Now that I have your attention. Christ. I thought summer was supposed to be mellow and drifty. Whimsical, even. So far July has been a shitstorm of information to process, opine on, and carry out. Especially if you're in, ahem, communications. Who would have thought that the time suck of Facebook would seem like a pinch of sand in the hourglass of social networking?
Back, say, twenty-two years ago, when I rented an electric typewriter and hefted it up to my sixth floor walk-up, slammed it down on the kitchen table and extension-corded it to an outlet in the next room whilst my babies crawled and toddled about at my feet, I thought to myself, "I can't wait until my life is free of all these distractions!"
The physical demands of single-parenting two kids under three pales in comparison to the monkey mind default of today's information-obsessed routine. I'm in that weird quagmire of having finished a manuscript (my book is out to editors) and beginning the next (which I've started, but am loath to venture too far into until the publishing world opines on book one). I am ripe for distraction. I have a hard time carrying a concept to its rightful conclusion before being shanghaied by the next bolus of must know abouts.
The result is, I'm walking around feeling largely scatter-brained. I do my work with Tweetdeck shrieking at me in the upper right of my screen. I stop what I'm doing every time I hear the ding of a new Outlook email. No sooner do I wrap my mind around a project, it seems it's time to troubleshoot the latest Facebook conundrum in behalf of my clients.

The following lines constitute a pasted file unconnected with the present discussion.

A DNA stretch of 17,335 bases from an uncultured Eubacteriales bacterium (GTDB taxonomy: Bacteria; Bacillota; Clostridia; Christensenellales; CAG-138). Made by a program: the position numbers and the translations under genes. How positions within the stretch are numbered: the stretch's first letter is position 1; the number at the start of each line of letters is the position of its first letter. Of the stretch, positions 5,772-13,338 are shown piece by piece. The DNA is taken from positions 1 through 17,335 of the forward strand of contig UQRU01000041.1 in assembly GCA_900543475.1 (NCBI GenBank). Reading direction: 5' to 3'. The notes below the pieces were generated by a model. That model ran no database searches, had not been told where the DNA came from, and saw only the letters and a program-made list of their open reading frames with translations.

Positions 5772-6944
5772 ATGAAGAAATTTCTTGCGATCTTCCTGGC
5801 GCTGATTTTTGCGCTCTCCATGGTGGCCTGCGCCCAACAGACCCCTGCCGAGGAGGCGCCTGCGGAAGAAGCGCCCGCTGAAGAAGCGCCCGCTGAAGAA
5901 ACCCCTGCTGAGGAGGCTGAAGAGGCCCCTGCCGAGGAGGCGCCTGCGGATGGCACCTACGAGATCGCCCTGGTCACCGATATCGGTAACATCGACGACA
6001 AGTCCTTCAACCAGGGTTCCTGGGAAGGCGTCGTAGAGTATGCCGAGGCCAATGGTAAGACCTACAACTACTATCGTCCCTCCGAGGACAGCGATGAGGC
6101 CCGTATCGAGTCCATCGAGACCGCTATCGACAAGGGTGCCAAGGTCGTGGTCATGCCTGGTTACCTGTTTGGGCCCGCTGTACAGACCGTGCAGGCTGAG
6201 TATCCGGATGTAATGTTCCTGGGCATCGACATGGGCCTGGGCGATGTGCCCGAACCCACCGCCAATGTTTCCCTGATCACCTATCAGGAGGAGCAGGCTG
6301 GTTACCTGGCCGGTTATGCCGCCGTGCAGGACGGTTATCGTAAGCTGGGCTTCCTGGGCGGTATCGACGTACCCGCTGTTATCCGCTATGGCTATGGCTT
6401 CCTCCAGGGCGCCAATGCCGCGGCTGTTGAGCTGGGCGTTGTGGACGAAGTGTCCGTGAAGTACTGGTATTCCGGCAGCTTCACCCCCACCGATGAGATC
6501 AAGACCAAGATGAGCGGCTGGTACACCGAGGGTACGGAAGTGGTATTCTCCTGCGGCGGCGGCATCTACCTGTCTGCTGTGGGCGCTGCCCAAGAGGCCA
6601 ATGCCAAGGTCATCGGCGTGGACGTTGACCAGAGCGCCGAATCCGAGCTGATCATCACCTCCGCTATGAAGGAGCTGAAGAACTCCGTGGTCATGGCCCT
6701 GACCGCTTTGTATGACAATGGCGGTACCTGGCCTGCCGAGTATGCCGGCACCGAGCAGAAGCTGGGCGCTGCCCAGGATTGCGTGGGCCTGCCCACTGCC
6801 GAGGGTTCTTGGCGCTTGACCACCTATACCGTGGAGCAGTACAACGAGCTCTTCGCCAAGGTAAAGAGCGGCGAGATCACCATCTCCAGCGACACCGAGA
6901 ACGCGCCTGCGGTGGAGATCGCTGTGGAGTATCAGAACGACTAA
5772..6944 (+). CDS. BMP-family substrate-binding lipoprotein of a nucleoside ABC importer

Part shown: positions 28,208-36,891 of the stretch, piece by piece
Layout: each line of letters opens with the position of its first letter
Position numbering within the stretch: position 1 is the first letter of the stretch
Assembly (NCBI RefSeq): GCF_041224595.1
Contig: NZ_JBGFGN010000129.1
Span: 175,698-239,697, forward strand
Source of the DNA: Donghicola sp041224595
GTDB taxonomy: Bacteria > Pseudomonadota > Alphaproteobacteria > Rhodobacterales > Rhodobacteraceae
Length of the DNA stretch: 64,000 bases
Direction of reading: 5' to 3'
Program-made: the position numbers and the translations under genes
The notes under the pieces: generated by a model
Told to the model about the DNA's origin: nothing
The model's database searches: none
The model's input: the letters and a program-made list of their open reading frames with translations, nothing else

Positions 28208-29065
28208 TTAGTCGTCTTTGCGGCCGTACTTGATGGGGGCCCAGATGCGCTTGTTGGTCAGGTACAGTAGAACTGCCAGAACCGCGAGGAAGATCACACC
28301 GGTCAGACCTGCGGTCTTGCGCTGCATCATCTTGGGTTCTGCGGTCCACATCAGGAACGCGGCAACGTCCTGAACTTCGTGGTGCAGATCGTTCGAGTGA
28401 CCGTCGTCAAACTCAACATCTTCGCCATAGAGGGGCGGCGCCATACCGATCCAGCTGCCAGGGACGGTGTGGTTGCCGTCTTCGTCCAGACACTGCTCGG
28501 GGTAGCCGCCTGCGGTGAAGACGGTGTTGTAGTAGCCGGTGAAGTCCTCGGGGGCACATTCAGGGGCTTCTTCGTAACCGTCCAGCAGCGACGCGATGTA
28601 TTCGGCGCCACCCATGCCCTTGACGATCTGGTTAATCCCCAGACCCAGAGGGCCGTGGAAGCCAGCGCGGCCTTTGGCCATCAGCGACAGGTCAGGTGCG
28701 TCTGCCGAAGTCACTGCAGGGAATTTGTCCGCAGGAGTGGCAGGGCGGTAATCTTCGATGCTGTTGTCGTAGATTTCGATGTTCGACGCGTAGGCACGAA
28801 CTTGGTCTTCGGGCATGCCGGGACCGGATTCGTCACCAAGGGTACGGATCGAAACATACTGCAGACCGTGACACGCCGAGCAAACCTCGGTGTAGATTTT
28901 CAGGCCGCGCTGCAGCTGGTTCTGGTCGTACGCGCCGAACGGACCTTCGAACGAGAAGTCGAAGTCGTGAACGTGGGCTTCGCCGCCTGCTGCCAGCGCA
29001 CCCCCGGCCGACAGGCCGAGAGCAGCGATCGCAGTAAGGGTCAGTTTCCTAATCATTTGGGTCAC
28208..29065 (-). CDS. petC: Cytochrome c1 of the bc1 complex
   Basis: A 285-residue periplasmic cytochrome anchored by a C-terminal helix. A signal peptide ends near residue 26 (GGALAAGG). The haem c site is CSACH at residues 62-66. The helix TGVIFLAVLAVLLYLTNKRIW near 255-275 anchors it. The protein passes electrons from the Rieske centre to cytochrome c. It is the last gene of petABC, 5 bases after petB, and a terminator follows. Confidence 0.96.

My days are fragmented by minutiae like never before. I am completely divorced from falling into the dream of story and I just realized that it's making me cranky and anxious and fear-driven. What am I afraid of? Not having enough people in my Google+ circles? Missing out on a Groupon deal?
Clearly, I need to recalibrate. Anyone have any fail-safe ideas on how to do that? Any of you writers/artists out there come up with a way to carve out some time for depth?
I dont't know that I have any magic solutions, but you truly have hit on one of the great dilemmas of writing in the new millenium. Social networking has become an expected part of the writer's duties in building their platform, but it fries the brain and makes it hard to fall into the story.ReplyDelete
BTW your title and lead sentence crcked me up, as I have just begun learning the meta-tag search engine optimization game.
Try writing longhand. You can perfect the type of grandma cursive you find scribbled on loose sheets of paper scattered throughout old recipe books.ReplyDelete
Thanks for both of these engaging comments, Cynthia and Max. Cynthia, yes, it's all a lie, isn't it? In service of...what exactly? If you figure it out, do let me know.ReplyDelete
Max, you Renaissance man you, yes, this is a great solution. If only I had legible handwriting. If only I could write in one long line (sort of like half of Madeline) instead of in little bundles all over the fucking page.
Ah. I will give it some thought.
You could achieve a couple hours of focus time if you switch off the internet connection (and phone). I should listen to my own advice, I get distracted so easily!ReplyDelete
I have a plan! Mid August. Three glorious days off-grid in a mt. paradise. Just me and my scribbles.ReplyDelete